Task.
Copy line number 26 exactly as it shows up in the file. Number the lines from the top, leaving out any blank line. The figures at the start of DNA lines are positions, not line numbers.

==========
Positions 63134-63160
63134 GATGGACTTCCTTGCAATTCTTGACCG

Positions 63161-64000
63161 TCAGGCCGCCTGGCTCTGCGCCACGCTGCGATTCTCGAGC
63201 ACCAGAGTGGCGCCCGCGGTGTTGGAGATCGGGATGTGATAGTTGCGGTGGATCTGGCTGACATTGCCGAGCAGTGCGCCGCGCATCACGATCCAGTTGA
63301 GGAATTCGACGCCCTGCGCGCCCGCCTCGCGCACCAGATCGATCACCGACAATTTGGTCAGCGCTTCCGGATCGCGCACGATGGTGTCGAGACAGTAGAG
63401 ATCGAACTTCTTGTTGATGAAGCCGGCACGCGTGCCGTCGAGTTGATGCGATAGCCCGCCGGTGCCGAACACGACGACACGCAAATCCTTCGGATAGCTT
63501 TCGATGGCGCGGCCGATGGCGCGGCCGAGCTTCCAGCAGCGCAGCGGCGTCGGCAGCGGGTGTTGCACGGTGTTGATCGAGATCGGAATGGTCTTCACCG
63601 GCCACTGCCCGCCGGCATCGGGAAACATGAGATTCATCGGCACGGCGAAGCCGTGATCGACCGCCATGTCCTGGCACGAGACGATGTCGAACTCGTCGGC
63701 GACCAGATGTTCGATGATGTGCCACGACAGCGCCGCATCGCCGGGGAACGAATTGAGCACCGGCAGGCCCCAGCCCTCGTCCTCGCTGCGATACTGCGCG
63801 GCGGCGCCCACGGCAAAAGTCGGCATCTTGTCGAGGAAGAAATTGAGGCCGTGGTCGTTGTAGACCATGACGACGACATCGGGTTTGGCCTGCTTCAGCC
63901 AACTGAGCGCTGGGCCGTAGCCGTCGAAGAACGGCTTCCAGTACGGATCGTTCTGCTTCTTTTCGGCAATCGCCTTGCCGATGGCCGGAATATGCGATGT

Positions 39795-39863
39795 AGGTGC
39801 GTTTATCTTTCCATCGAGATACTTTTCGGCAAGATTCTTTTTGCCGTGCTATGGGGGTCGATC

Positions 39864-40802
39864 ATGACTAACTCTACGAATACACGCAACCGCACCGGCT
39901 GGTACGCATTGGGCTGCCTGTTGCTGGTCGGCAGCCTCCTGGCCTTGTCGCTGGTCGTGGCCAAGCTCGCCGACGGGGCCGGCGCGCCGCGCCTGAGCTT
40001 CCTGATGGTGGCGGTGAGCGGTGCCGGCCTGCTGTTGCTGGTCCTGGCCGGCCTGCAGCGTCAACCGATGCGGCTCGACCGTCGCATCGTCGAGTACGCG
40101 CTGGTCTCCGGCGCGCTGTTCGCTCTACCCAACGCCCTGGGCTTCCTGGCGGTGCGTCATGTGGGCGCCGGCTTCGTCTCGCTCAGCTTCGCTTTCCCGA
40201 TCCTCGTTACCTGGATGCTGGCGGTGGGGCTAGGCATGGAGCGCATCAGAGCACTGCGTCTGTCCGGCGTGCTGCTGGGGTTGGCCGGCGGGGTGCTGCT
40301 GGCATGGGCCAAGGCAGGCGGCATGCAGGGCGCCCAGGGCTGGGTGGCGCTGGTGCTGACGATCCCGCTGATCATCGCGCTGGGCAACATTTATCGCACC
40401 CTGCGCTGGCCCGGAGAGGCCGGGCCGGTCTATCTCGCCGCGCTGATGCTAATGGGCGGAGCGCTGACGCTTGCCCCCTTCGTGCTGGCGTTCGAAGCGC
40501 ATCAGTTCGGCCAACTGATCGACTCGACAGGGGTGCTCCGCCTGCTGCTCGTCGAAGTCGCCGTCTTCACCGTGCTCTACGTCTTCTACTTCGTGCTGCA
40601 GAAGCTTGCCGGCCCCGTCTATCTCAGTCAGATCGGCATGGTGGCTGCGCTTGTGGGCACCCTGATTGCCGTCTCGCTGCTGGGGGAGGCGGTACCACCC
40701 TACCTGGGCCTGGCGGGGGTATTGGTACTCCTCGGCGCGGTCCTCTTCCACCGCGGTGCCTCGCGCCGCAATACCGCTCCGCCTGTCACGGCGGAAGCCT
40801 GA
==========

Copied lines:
40701 TACCTGGGCCTGGCGGGGGTATTGGTACTCCTCGGCGCGGTCCTCTTCCACCGCGGTGCCTCGCGCCGCAATACCGCTCCGCCTGTCACGGCGGAAGCCT